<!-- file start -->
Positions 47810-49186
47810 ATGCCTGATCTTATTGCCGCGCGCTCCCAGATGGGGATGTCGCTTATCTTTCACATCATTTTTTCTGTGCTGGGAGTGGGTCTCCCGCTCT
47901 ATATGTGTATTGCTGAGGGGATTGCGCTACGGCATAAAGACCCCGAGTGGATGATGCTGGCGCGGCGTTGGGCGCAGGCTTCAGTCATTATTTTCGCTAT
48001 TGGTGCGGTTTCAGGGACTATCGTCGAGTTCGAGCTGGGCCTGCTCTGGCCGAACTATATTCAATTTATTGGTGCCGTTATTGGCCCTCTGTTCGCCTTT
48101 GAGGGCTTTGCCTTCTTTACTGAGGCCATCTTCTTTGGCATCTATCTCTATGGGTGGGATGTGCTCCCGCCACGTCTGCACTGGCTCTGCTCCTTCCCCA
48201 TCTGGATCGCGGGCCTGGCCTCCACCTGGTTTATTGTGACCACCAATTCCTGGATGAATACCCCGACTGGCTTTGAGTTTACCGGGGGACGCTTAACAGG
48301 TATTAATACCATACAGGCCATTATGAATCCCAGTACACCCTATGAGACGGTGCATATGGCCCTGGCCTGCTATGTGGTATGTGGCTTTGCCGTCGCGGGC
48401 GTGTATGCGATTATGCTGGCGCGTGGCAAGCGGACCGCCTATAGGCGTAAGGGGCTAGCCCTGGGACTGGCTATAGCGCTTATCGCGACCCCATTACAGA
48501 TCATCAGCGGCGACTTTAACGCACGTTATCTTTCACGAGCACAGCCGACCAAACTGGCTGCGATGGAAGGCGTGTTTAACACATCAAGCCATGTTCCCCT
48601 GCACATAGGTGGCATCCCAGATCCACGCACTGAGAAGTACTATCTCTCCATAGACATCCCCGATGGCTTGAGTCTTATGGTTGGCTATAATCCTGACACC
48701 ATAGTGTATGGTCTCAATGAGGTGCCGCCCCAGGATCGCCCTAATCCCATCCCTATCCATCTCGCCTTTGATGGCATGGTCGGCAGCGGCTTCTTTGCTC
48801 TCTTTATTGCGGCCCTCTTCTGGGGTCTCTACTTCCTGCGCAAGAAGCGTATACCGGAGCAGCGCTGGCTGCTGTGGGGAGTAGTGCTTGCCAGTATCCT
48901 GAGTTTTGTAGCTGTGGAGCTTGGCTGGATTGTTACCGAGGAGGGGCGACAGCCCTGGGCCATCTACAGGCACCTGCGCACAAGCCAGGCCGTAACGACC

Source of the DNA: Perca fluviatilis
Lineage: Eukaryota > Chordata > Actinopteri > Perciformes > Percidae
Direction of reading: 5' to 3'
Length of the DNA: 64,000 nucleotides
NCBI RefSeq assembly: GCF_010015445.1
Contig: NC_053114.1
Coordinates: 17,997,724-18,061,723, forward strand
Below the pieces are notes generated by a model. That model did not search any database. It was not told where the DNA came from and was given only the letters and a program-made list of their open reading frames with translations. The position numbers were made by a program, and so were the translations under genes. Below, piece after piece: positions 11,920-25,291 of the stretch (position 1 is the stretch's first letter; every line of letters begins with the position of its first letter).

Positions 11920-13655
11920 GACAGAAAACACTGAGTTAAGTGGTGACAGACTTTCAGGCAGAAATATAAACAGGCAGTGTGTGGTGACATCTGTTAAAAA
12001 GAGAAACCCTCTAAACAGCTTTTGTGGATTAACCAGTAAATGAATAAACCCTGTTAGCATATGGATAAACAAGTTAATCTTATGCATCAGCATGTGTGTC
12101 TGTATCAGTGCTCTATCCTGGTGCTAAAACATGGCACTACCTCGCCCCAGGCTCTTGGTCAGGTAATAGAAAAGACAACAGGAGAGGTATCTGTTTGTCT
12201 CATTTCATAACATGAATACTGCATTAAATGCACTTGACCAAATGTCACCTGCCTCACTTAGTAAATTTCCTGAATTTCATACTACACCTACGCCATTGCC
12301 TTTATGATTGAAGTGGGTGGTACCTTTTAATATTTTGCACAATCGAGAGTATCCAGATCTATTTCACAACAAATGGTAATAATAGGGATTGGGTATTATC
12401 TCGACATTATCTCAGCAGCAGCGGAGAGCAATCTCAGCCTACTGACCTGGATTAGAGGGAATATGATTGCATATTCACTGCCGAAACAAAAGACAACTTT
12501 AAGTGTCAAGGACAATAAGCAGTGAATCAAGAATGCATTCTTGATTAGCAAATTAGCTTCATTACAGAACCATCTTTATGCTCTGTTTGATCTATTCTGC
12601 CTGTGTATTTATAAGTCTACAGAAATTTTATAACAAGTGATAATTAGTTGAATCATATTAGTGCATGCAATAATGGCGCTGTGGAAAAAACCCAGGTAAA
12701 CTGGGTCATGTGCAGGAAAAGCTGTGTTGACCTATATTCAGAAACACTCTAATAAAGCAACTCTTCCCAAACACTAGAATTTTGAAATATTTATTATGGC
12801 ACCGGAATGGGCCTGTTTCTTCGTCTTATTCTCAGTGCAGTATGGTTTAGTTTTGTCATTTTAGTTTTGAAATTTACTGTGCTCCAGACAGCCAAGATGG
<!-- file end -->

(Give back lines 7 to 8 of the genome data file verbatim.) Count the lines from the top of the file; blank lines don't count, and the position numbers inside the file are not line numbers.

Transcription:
48301 TATTAATACCATACAGGCCATTATGAATCCCAGTACACCCTATGAGACGGTGCATATGGCCCTGGCCTGCTATGTGGTATGTGGCTTTGCCGTCGCGGGC
48401 GTGTATGCGATTATGCTGGCGCGTGGCAAGCGGACCGCCTATAGGCGTAAGGGGCTAGCCCTGGGACTGGCTATAGCGCTTATCGCGACCCCATTACAGA